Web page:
The Push For Ministerial Places
Wellington – As National Leader John Key stitches together his Government a lot of his MPs will also be nervously waiting for a phone call to talk about their political futures.
If Key decides no radical Cabinet surgery is required then there will be three or four spots around the Cabinet table, but this not enough to meet the seething ambitions inside caucus.
First there are those Ministers outside Cabinet who want to be inside and then there are the ambitious backbenchers knocking on the door.
Key has already indicated that in many of the major portfolios – such as finance – he has not considered any changes.
Stocks have been launched on many of the issues being considered by Key and Amy Adams is favoured to be the backbencher who will get the call.
This is probably based on her being the chair of the Finance and Expenditure Select Committee, which is one the usual ministerial career pathways. However she had only been in the job a short time after Craig Foss was promoted and then Parliament was dissolved months later.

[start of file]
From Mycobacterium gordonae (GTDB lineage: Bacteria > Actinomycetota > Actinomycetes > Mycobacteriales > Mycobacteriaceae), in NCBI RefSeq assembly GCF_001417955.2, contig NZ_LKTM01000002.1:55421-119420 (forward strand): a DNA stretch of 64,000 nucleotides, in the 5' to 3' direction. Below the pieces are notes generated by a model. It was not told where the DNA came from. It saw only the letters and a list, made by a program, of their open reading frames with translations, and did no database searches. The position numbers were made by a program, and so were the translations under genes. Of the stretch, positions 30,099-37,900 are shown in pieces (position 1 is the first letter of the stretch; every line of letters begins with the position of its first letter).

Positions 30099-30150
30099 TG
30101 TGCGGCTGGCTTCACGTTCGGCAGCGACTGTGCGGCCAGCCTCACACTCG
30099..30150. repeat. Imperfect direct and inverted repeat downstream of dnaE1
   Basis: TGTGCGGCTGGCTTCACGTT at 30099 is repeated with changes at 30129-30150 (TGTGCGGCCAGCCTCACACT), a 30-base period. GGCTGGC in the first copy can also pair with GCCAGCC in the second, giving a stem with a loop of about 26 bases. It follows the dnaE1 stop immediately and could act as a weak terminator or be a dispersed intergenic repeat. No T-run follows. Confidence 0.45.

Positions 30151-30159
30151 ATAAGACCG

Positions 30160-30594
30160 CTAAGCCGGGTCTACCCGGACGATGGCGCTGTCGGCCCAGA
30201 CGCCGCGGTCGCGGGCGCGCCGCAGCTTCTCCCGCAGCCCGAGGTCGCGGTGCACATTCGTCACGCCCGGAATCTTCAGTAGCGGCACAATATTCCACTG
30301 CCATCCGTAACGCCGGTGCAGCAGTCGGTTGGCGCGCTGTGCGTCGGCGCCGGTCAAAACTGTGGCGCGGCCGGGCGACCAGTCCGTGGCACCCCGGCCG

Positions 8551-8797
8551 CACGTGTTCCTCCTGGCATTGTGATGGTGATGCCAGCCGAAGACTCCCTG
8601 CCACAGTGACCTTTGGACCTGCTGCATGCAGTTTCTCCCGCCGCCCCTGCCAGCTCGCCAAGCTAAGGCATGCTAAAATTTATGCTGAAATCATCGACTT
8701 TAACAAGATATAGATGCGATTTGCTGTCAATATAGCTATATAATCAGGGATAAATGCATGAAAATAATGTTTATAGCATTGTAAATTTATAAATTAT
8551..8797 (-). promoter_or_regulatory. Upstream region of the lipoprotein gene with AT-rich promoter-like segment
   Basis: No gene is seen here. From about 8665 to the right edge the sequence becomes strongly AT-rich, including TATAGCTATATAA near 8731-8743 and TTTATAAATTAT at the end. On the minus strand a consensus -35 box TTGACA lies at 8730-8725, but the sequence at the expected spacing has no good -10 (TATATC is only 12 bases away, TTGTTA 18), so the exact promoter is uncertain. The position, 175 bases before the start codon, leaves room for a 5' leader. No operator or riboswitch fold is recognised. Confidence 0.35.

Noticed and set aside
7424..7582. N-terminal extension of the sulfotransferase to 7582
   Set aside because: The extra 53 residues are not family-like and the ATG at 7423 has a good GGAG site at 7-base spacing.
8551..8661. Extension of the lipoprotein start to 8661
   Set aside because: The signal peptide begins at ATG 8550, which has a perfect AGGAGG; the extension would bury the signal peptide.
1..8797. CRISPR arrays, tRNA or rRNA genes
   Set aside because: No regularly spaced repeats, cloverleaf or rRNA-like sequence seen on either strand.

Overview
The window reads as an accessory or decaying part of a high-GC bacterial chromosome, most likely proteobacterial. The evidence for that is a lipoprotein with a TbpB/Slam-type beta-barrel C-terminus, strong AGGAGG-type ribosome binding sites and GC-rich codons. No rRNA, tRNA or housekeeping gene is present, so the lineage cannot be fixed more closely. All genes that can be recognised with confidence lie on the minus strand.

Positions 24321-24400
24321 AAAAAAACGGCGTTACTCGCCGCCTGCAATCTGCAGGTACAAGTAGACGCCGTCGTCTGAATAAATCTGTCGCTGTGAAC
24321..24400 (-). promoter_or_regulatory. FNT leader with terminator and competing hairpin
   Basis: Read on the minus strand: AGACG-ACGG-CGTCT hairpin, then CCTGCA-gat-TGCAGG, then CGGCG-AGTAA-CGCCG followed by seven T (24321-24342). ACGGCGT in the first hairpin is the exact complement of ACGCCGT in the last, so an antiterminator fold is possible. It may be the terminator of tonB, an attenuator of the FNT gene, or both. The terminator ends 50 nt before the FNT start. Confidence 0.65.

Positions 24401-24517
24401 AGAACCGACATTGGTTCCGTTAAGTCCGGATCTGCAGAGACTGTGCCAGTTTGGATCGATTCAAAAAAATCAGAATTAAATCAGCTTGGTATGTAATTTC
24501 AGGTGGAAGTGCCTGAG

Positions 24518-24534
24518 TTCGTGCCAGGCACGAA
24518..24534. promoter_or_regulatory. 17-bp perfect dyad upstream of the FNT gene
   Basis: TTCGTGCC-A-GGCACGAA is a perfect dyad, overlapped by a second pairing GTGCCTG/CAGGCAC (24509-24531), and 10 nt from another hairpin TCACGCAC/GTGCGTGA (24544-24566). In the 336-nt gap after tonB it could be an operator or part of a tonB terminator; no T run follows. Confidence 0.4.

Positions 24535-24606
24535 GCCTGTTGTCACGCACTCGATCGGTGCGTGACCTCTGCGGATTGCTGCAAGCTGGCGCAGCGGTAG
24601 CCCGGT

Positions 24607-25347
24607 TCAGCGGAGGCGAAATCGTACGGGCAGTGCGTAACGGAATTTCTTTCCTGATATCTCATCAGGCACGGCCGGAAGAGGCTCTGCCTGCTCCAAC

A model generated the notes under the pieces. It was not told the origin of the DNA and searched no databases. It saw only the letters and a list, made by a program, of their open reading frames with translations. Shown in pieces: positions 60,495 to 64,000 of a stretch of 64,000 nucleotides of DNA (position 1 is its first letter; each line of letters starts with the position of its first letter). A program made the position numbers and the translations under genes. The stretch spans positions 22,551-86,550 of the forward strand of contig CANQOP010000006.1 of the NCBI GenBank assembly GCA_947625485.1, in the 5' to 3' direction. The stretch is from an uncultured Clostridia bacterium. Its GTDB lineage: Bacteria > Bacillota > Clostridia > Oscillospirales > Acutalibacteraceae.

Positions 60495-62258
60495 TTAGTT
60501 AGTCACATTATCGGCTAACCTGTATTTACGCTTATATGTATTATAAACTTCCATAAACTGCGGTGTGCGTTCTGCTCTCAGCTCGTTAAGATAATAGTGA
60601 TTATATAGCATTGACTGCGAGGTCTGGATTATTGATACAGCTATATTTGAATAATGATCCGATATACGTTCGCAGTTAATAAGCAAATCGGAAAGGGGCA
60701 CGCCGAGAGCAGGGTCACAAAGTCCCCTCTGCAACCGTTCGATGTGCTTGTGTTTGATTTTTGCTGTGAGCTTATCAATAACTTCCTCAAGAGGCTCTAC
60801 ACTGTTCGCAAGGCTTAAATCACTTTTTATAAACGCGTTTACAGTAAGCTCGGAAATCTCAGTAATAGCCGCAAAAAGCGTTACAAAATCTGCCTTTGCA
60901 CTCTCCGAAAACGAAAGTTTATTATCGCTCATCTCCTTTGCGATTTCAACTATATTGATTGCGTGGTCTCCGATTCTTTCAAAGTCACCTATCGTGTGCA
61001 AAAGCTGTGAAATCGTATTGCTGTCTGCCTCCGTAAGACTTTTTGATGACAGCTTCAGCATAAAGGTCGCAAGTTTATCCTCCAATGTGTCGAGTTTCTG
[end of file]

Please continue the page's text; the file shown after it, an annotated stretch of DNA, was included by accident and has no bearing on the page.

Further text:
Another common career path to Cabinet is the position of Chief Whip, and currently Chris Tremain is around a 45 percent of becoming a Cabinet Minister. Though Key might want to keep an experienced incumbent in the job to manage his larger caucus.
Maurice Williamson must also be a contender even though he is currently only rated a 21 percent probability.
Williamson found himself a minister outside of Cabinet in 2008 after he got himself offside with Key for a few unguarded comments during the campaign.
During the last term he kept his head down and won many kudos for painstakingly working through the leaking building issue, however Key may just decide he wants younger blood.
Within Cabinet some changes have been forced on Key with some ministers standing down at the last election. In the case of justice, Judith Collins is heavily favoured to replace Simon Power.